In order for dementia-friendly communities to succeed, the views and opinions of people with dementia and their carers must be at the heart of any considerations or decisions.
By +Bob DeMarco
+Alzheimer's Reading Room
The Dementia Friendly Community Movement is well underway in countries like England, Ireland, and Scotland. Sadly, in the U.S. there is little or no movement in this direction.
In the U.S. we get lots of powerful, well known, politicians and people constantly reminding us how dire the situation is, and about how the Armageddon is coming.
There are two predominant messages being delivered: send money, or give us money.
Meanwhile, very little is being done where it is most needed - in the towns, cities, and place where we live.
Not much going on down here in the grass. Read -- Honey I Shrunk the Alzheimer's Caregivers.
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The Alzheimer's Society is at the forefront of the creation of dementia-friendly communities.
Working with governments and other organisations, such as fellow members of the Dementia Action Alliance, they support communities who want to become dementia friendly.
The Alzheimer's Society has just issued a new report -- Building dementia-friendly communities: A priority for everyone. Go here to download the report.
What is a dementia-friendly community?
A dementia-friendly community is one in which people with dementia are empowered to have high aspirations and feel confident, knowing they can contribute and participate in activities that are meaningful to them.
To achieve this, communities working to become dementia friendly should focus on the following 10 key areas:
- Involvement of people with dementia:
Shape communities around the needs and aspirations of people living with dementia alongside the views of their carers. Each community will have its own diverse populations and focus must include understanding demographic variation, the needs of people with dementia from seldom heard communities and the impact of the geography e.g. rural versus urban locations.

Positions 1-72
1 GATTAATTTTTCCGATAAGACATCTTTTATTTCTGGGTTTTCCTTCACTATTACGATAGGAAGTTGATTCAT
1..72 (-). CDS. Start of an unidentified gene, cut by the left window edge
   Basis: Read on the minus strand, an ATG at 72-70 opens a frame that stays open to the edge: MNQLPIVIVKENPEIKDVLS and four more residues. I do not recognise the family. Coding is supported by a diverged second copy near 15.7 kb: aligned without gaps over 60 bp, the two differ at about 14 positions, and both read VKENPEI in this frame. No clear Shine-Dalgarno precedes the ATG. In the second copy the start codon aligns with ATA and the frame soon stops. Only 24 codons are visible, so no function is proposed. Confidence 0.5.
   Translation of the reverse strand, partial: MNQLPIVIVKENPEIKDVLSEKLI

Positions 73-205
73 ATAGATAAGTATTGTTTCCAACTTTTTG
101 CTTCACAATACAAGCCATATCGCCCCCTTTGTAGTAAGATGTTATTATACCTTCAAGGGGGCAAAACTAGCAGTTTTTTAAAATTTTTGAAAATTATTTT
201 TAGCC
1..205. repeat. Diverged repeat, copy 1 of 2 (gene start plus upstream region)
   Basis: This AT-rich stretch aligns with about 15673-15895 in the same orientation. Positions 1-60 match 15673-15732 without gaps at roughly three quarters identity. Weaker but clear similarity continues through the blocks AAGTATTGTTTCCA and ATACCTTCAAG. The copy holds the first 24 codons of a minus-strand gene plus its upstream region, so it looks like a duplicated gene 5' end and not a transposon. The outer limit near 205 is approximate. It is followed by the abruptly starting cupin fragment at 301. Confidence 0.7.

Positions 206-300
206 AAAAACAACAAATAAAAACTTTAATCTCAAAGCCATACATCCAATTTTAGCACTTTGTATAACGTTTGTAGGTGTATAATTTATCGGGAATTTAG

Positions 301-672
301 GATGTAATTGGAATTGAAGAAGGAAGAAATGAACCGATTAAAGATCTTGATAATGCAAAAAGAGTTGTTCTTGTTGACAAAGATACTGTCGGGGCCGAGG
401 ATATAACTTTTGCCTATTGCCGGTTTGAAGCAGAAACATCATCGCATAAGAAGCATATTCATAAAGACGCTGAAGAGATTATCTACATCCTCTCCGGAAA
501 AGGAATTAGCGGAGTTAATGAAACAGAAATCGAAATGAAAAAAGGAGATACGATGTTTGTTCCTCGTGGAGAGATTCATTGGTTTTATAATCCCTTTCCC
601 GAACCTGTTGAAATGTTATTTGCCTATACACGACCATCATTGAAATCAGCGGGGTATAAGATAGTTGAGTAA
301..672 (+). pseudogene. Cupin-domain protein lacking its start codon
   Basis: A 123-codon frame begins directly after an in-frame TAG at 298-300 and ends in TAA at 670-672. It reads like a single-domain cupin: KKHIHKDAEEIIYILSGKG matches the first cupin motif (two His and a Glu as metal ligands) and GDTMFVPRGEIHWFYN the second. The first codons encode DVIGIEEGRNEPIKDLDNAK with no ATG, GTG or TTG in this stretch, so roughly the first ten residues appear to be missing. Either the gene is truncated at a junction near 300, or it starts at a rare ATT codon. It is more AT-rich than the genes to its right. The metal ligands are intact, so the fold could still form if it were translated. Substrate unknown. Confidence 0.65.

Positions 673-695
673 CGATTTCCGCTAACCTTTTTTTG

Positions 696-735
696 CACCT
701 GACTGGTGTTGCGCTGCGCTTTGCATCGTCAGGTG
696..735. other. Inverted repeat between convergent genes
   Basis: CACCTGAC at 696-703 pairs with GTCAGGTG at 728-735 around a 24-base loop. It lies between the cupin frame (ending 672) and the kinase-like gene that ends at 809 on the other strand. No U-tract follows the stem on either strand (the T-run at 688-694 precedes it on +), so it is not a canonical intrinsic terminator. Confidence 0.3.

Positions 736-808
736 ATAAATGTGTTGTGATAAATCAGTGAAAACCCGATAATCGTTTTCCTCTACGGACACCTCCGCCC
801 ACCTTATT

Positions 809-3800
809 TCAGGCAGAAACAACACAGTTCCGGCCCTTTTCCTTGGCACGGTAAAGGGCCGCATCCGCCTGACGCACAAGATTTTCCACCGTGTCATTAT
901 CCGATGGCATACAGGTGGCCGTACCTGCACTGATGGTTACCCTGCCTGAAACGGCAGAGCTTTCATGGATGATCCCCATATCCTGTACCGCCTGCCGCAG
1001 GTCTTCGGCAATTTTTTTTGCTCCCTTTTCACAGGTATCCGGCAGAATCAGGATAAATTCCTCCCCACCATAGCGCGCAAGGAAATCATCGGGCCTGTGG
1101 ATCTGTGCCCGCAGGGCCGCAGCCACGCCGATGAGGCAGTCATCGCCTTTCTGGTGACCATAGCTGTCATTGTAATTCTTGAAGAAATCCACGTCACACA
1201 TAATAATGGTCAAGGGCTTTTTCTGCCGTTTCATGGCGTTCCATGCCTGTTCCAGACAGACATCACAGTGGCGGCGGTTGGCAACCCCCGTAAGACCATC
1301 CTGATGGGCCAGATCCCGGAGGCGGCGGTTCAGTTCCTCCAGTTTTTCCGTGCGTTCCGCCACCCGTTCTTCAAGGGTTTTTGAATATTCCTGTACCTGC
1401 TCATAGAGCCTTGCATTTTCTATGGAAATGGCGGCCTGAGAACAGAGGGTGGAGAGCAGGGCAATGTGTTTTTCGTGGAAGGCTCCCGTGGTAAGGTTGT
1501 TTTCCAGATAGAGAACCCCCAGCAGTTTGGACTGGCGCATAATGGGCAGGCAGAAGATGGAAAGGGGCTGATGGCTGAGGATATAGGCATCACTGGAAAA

- Challenge stigma and build understanding:
Work to break down the stigma of dementia, including in seldom heard communities, and increase awareness and understanding of dementia.
- Accessible community activities:
Offer organised activities that are specific and appropriate to the needs of people with dementia. Also ensure that existing leisure services and entertainment activities are more inclusive of people with dementia.
- Acknowledge potential:
Ensure that people with dementia themselves acknowledge the positive contribution they can make to their communities. Build on the goodwill in the general public to make communities dementia-friendly.
- What is the Difference Between Alzheimer’s and Dementia
- Test Your Memory for Alzheimer's (5 Best Memory Tests)
- What is Alzheimer's Disease?
- Is Alzheimer's World an Irrational Place?
- Communicating in Alzheimer's World
- 10 Symptoms of Early Stage Alzheimer's Disease
- The Seven Stages of Alzheimer's
Bob DeMarco is the Founder and Editor of the Alzheimer's Reading Room (ARR). Bob is a recognized influencer, speaker, and expert in the Alzheimer's and Dementia Community Worldwide. The ARR Knowledge Base contains more than 4,000 articles. Bob lives in Delray Beach, FL.
Original content Alzheimer's Reading Room.